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  • Current Digest of the Russian Press: Letter From the Editors #24

    Letter From the Editors: June 9-15, 2014



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    Issue #24 Letter From the Editors
    Issue #24 Table of Contents

    Moscow, Kiev, the West – Who Will Blink First?


    These days, “compromise” seems to have become a dirty word. Newly minted Ukrainian President Pyotr Poroshenko – known for being a pragmatist (as any successful businessman would be) – made it clear in his inauguration speech that Ukraine’s federalization is not an option. Ditto for making Russian the second state language in certain regions. Leaders of the insurgency in southeast Ukraine, not to be outdone, are refusing to lay down arms and compromise with Kiev. Representatives of the Donetsk and Lugansk “people’s republics” were once again shut out of negotiations conducted with the participation of Kiev, Moscow and the OSCE.


    The situation between Russia and the West doesn’t look any more promising, due to a pathological lack of trust, write political analysts Igor Bunin and Aleksei Makarkin. Russia is unwilling to give up even one iota of influence in the post-Soviet space and isn’t about to take the West up on its word that it won’t expand NATO eastward. The West, for its part, does not trust Russia following Putin’s quasi-legal election to a third term as president and the 2008 war with Georgia. The media, busy stoking old fears, aren’t helping, either. So is a drawn-out stalemate imminent? Or will someone have the guts to make the first move?

    At least there were some unexpected compromises on the domestic front. In a surprise move, Russian President Vladimir Putin attended an Internet entrepreneur conference in Moscow this year. The man who swore during his 2012 election campaign that he doesn’t use the Internet suddenly decided to establish dialogue with one of Russia’s quickest-growing industries. Experts expected feathers to fly, since the Russian government has come down hard on netizens this year, equating blogs with media outlets and pushing for greater Internet regulation. But surprisingly, writes slon.ru, the meeting took place in a very amicable atmosphere. Does this mean the Great Firewall of Russia is getting put on the back burner?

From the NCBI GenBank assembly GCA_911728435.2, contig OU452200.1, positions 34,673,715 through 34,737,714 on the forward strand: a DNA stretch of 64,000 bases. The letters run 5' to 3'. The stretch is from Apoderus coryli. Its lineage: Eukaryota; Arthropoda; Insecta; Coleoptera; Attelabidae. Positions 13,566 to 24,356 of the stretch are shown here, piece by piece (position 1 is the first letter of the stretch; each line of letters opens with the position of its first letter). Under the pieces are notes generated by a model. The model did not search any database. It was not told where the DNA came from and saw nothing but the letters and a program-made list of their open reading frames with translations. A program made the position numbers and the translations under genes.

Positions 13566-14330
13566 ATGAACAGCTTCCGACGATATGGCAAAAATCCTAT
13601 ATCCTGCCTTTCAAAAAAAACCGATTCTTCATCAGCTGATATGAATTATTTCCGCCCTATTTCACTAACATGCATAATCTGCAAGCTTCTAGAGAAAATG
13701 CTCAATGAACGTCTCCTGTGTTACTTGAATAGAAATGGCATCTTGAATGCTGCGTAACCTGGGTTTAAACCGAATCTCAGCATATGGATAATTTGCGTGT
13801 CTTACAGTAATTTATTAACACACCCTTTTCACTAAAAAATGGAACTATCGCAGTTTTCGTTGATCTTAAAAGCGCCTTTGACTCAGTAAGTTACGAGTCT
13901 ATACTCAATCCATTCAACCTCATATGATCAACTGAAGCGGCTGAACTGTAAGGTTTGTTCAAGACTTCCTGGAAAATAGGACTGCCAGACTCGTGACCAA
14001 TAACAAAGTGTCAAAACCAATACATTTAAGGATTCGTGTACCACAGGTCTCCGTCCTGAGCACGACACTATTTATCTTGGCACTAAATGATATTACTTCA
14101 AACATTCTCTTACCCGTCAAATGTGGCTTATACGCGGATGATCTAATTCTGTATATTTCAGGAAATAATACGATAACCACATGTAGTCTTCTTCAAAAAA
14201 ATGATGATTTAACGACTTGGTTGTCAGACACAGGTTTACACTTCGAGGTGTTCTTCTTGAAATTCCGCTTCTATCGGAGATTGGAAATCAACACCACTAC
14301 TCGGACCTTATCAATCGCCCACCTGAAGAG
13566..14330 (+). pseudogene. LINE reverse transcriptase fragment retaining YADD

Not everyone sees Putin indulging his bridge-building side. Former Yeltsin adviser Georgy Satarov believes the Ukrainian crisis is the straw that broke the camel’s back – i.e., the beginning of the end for the Putin regime. Not surprising, considering how much the Russian elite stands to lose from Western sanctions. But what will Putin’s inevitable departure look like? A takeover by the current president’s most hawkish retinue? In that case, Russia is in for a new Time of Troubles. Victory by the affronted wing of the Putin elite, which has villas, wives and mistresses overseas and doesn’t want to bring back the cold war? Or is there a chance Putin will wake up and pull back from the brink in the nick of time?


    One thing is for certain: Forget the summer blockbusters – all the cliffhangers are right here!


    Xenia Grushetsky

    Managing Editor

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  • Current Digest of the Russian Press: Letter From the Editors #23

    Letter From the Editors: June 2-8, 2014



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    Issue #23 Letter From the Editors
    Issue #23 Table of Contents

    Ukraine’s new president wasted no time getting down to brass tacks after assuming power June 7. In his inauguration speech, Pyotr Poroshenko outlined a plan for stemming the unrest plaguing his country. The “candy king” promised to travel to the restive east to sweeten relations with disaffected residents and promote a peace plan. He also vowed to pursue political reforms, including decentralization and an anticorruption drive, as well as to sign the fateful association agreement with the EU – the document his predecessor didn’t sign, unleashing the chaos that sent Ukraine reeling.